MOX should be scrapped, scientists say

Board told that reprocessing is prohibitively expensive

 

 

The Obama administration is correct to scrap the MOX program, a pair of scientists told Savannah River Site’s Citizen Advisory Board on Tuesday.

According to Edwin Lyman of the Union of Concerned Scientists and Frank von Hippel of Princeton University, reprocessing bomb-grade plutonium into fuel for nuclear-power reactors – a process known as MOX – is prohibitively expensive. The better option is to dilute the plutonium, seal it and bury it.

“You pour that powder into a vessel, and you mix it with another powder which is the diluent, and you shake it up, agitate it, and you pour it into another can; put a lid on that can; take it out of the ‘glove box;’ put it into a shipping container, and it’s ready to go,” Lyman said.

The two addressed the board at its March meeting because it could have a say in disposition of some of the plutonium left over at the plant from the SRS bomb-making days.

The Department of Energy is in the midst of constructing a special facility for MOX processing, but the building isn’t complete even though it’s three times over its original budget. When the administration released its budget recommendations to Congress for the next fiscal year, it cited the overruns as reason to kill the MOX program.

“DOE has a history of project cost overruns,” von Hippel said. “It has a habit of beginning projects before they are fully designed.”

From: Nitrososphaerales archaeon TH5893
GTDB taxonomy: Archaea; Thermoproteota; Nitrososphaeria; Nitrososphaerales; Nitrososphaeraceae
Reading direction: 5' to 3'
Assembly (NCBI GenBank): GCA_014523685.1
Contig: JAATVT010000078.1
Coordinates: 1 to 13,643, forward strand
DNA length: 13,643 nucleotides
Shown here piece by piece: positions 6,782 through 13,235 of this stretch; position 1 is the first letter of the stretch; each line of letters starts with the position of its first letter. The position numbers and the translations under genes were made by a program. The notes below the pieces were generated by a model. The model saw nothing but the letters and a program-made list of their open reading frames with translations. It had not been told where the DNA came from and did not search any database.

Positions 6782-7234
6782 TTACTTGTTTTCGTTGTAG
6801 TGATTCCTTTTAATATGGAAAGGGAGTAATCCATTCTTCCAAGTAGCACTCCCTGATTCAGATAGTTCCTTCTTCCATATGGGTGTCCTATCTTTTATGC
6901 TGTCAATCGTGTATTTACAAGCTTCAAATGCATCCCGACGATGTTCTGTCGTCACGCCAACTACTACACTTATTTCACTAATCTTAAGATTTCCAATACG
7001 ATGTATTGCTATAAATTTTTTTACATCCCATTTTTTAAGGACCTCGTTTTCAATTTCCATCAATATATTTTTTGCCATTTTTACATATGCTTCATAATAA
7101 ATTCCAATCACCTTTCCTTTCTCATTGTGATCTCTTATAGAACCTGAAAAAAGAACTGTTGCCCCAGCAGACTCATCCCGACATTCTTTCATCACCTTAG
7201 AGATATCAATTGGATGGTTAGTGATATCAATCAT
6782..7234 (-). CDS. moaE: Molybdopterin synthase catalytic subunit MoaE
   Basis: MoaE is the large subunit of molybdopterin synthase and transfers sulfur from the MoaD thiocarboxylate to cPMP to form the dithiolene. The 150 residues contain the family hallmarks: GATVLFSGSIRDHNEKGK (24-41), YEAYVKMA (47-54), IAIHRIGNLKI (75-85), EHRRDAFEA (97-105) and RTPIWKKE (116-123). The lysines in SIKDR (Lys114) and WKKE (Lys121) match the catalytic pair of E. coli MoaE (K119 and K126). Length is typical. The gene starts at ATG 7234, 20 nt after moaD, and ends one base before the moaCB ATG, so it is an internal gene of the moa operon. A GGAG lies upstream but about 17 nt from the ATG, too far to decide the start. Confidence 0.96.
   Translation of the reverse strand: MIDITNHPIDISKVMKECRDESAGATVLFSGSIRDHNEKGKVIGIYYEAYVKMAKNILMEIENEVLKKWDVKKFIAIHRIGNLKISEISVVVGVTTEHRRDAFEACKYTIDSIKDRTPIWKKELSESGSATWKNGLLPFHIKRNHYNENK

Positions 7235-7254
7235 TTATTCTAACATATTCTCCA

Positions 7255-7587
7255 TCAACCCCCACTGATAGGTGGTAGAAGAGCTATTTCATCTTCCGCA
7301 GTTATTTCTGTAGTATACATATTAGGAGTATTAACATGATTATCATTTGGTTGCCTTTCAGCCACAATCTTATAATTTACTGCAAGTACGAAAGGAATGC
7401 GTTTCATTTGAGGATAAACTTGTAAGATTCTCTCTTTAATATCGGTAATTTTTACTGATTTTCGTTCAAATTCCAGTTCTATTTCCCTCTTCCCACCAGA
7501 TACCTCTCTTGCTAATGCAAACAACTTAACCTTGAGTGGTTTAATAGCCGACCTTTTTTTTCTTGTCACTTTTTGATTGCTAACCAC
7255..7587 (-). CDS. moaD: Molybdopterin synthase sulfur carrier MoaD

France and Japan reprocess spent nuclear fuel into MOX for their commercial reactors, but the reason they can do it more economically than what the Energy Department is trying to do at SRS is because the original material is different. While the spent fuel had already been subject to the processing necessary to transform plutonium ore into reactor pellets, some of the bomb-making material was halted in mid-process. That means considerable processing is necessary to bring it to the same point as the spent fuel that starts the MOX reprocessing overseas.

The scientists estimate that SRS could dilute and dispose of six tons of plutonium in six years at a cost of $400 million per year. They recommend the Energy Department consider other ways of direct disposal for the remaining material rather than attempting reprocessing.

The pair is well known for opposing nuclear weapons and the possibility that nuclear power use could lead to weapons making.

Von Hippel, a nuclear-policy advisory in the Clinton White House, dismissed concerns that Russia would object to dilution and disposal as a fundamental change to its treaty with the U.S. to reprocess plutonium from its nuclear warheads.

“I don’t think the Rus­sians have a veto on what we do,” he said.

Members of the Citizens Advisory Board seemed split on the recommendation. And they weren’t getting any help from the SRS Manager Jack Craig, who turned to Energy Department spokesman Jim Giusti when a board member inquired about the MOX overruns.

“We’re not going to comment on this presentation,” Giusti said, adding that board members could submit written questions after the meeting.

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